Conservatism & Southern Intellectuals, 1789-1861: Liberty, by Adam L. Tate

By Adam L. Tate

In Conservatism and Southern Intellectuals, 1789–1861, Adam L. Tate discusses the character of southern conservative proposal among 1789 and 1861 via interpreting six conservatives whose lives and careers spanned the antebellum interval: John Randolph of Roanoke, John Taylor of Caroline, Nathaniel Beverly Tucker, William Gilmore Simms, Joseph Glover Baldwin, and Johnson Jones Hooper. Tate contends that southern conservatism derived its targeted features from its attractiveness of features of John Locke’s political idea because it used to be articulated throughout the American Revolution.

Locke argued that the kingdom and society have been entities which may be reformed and manipulated via males. exhibiting that almost all southern conservative intellectuals permitted Locke’s premise relating to separation of kingdom and society, Tate examines either the political opinions and social imaginative and prescient of the six conservatives surveyed. He can pay particular recognition to how those conservatives handled states’ rights, republicanism, slavery, sectionalism, and faith, in addition to western enlargement and migration.

Tate continues that whereas southern conservatives cast a typical political culture in keeping with outdated Republican interpretations of the structure, they didn't create a unified culture of social concept. even supposing so much of them wanted a cohesive southern highbrow move, in addition to a homogenous southern tradition, their disagreements over the nice society avoided them from making a universal southern social imaginative and prescient to accompany their states’ rights political tradition.

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The Federalists, the Antifederalists, and the American Political Tradition, –. The Randolph quotation comes from “Speech on Executive Powers,” March , , reprinted in Kirk, John Randolph of Roanoke, . See also Herbert J. Storing, What the Antifederalists Were For: The Political Thought of the Opponents of the Constitution, –. Storing discusses the anti-Federalists’ support for a small republic. ” . Taylor, New Views of the Constitution, . See James P. McClellan, introduction to New Views of the Constitution.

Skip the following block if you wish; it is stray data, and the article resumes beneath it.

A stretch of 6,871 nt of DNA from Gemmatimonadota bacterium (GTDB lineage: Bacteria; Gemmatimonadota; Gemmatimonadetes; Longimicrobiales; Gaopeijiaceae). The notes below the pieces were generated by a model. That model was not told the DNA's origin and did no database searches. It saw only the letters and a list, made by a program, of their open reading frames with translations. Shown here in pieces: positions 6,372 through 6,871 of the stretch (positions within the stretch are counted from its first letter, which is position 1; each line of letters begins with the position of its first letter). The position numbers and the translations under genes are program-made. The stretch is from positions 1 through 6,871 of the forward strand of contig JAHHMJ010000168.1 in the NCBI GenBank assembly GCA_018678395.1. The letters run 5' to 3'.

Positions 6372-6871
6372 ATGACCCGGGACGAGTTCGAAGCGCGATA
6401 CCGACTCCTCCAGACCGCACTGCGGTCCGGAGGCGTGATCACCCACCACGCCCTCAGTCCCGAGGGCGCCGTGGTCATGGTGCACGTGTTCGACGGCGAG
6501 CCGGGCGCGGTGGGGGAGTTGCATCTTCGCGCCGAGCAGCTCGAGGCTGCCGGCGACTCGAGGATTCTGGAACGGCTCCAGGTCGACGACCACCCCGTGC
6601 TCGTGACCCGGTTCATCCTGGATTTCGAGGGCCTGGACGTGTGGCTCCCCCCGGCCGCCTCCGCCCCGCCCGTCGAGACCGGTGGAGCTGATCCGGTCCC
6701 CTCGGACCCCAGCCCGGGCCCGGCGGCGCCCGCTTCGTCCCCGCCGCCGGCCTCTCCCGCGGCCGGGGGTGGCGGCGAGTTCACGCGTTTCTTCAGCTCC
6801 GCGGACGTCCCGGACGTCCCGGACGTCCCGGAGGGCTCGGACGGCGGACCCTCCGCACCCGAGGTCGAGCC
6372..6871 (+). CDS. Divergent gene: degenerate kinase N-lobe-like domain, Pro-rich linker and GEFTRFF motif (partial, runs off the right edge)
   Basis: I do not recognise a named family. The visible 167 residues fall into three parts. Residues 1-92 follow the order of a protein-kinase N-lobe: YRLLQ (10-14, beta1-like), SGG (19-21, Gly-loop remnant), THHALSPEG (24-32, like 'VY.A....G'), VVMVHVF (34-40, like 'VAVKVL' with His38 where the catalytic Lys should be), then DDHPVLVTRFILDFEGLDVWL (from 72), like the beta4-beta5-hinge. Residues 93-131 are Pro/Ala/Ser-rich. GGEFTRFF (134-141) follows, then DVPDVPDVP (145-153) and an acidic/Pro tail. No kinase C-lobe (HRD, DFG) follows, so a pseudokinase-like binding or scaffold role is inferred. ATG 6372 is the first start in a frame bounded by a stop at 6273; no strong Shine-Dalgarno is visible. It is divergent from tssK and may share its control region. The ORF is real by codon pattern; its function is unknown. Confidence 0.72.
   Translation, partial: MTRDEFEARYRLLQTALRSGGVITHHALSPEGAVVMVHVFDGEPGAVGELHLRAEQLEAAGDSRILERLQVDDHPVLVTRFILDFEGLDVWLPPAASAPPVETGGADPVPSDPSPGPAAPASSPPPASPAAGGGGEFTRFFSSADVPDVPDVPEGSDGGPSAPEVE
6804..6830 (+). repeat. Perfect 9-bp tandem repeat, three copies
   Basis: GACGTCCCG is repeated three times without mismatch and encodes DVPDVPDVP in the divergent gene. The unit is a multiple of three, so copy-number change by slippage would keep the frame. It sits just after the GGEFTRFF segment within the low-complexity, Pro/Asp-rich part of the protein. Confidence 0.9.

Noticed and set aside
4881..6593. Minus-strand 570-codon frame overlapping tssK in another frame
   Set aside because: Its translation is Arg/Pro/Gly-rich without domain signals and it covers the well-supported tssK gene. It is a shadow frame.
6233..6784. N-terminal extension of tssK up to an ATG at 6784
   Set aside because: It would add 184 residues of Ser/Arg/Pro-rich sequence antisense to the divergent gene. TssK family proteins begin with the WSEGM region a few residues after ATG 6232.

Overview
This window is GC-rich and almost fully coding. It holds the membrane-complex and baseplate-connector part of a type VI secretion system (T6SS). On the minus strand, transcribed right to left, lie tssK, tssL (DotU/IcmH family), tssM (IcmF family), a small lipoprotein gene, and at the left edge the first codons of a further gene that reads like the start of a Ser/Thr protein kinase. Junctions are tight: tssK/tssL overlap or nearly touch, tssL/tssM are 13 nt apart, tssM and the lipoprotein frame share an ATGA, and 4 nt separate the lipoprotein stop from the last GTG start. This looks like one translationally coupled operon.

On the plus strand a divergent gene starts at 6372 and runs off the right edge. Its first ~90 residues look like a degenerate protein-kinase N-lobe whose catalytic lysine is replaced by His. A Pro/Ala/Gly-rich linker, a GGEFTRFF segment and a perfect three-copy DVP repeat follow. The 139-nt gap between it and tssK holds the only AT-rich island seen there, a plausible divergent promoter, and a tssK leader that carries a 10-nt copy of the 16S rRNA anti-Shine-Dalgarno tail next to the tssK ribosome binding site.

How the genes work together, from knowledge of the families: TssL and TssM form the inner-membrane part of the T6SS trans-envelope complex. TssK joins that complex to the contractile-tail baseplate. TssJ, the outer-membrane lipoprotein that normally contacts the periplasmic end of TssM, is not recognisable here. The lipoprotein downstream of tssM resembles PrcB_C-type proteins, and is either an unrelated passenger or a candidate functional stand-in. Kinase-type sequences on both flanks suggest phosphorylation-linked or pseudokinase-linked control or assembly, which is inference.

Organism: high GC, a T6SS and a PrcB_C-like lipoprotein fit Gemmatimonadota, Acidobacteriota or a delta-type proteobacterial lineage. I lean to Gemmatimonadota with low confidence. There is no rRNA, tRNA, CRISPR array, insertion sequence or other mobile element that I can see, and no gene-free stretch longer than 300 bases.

Randolph argued that any compromise in the Yazoo case was a sign of corruption because the Congress was rewarding fraudulent speculators by giving away the five million acres. ” Not only that, but Congress would be interfering with the legislature of Georgia, which had voided the sale in . ” To Randolph, the Yazoo compromise destroyed both states’ rights and self-government. Republicans who compromised their principles and voted for the Yazoo fraud were dooming the Republic. Randolph stood on principle, as he would do in opposing Jefferson’s secret dealings to obtain West Florida.

Randolph opposed the approaching war with the British because, according to his republican principles, war could be fought only for the defense of the liberties of the people. War with Britain would be folly. ” The British navy was the sole obstacle to Napoleon’s domination of Europe and perhaps even the Western Hemisphere. Peace with Britain was, for Randolph, imperative. ” Talk of fighting Britain to obtain Canada for the United States enraged Randolph. ” But Randolph was a voice crying out in the wilderness.

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